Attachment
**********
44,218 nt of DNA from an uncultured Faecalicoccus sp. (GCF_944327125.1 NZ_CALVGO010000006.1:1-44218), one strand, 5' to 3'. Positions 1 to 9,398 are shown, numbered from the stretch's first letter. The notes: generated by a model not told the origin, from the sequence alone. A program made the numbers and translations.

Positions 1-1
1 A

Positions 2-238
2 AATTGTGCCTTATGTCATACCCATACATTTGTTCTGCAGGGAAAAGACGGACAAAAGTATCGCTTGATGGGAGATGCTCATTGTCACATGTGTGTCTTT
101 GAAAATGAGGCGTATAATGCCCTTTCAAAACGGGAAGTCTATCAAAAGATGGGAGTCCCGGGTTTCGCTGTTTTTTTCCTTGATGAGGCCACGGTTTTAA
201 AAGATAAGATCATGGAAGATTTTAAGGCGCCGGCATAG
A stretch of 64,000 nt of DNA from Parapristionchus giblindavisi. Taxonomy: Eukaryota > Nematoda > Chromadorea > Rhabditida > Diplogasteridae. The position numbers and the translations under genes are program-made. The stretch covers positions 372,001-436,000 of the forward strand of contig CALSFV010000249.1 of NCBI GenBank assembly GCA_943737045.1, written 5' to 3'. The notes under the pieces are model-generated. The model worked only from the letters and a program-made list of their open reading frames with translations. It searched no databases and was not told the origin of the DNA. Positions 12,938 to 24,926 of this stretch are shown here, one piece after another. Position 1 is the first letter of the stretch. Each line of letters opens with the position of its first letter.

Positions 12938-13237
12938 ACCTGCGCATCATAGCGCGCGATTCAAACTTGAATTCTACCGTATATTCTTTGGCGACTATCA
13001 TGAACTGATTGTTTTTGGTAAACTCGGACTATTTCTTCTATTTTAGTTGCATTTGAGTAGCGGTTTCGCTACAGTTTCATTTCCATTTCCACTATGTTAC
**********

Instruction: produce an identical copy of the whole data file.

44,218 nt of DNA from an uncultured Faecalicoccus sp. (GCF_944327125.1 NZ_CALVGO010000006.1:1-44218), one strand, 5' to 3'. Positions 1 to 9,398 are shown, numbered from the stretch's first letter. The notes: generated by a model not told the origin, from the sequence alone. A program made the numbers and translations.

Positions 1-1
1 A

Positions 2-238
2 AATTGTGCCTTATGTCATACCCATACATTTGTTCTGCAGGGAAAAGACGGACAAAAGTATCGCTTGATGGGAGATGCTCATTGTCACATGTGTGTCTTT
101 GAAAATGAGGCGTATAATGCCCTTTCAAAACGGGAAGTCTATCAAAAGATGGGAGTCCCGGGTTTCGCTGTTTTTTTCCTTGATGAGGCCACGGTTTTAA
201 AAGATAAGATCATGGAAGATTTTAAGGCGCCGGCATAG
A stretch of 64,000 nt of DNA from Parapristionchus giblindavisi. Taxonomy: Eukaryota > Nematoda > Chromadorea > Rhabditida > Diplogasteridae. The position numbers and the translations under genes are program-made. The stretch covers positions 372,001-436,000 of the forward strand of contig CALSFV010000249.1 of NCBI GenBank assembly GCA_943737045.1, written 5' to 3'. The notes under the pieces are model-generated. The model worked only from the letters and a program-made list of their open reading frames with translations. It searched no databases and was not told the origin of the DNA. Positions 12,938 to 24,926 of this stretch are shown here, one piece after another. Position 1 is the first letter of the stretch. Each line of letters opens with the position of its first letter.

Positions 12938-13237
12938 ACCTGCGCATCATAGCGCGCGATTCAAACTTGAATTCTACCGTATATTCTTTGGCGACTATCA
13001 TGAACTGATTGTTTTTGGTAAACTCGGACTATTTCTTCTATTTTAGTTGCATTTGAGTAGCGGTTTCGCTACAGTTTCATTTCCATTTCCACTATGTTAC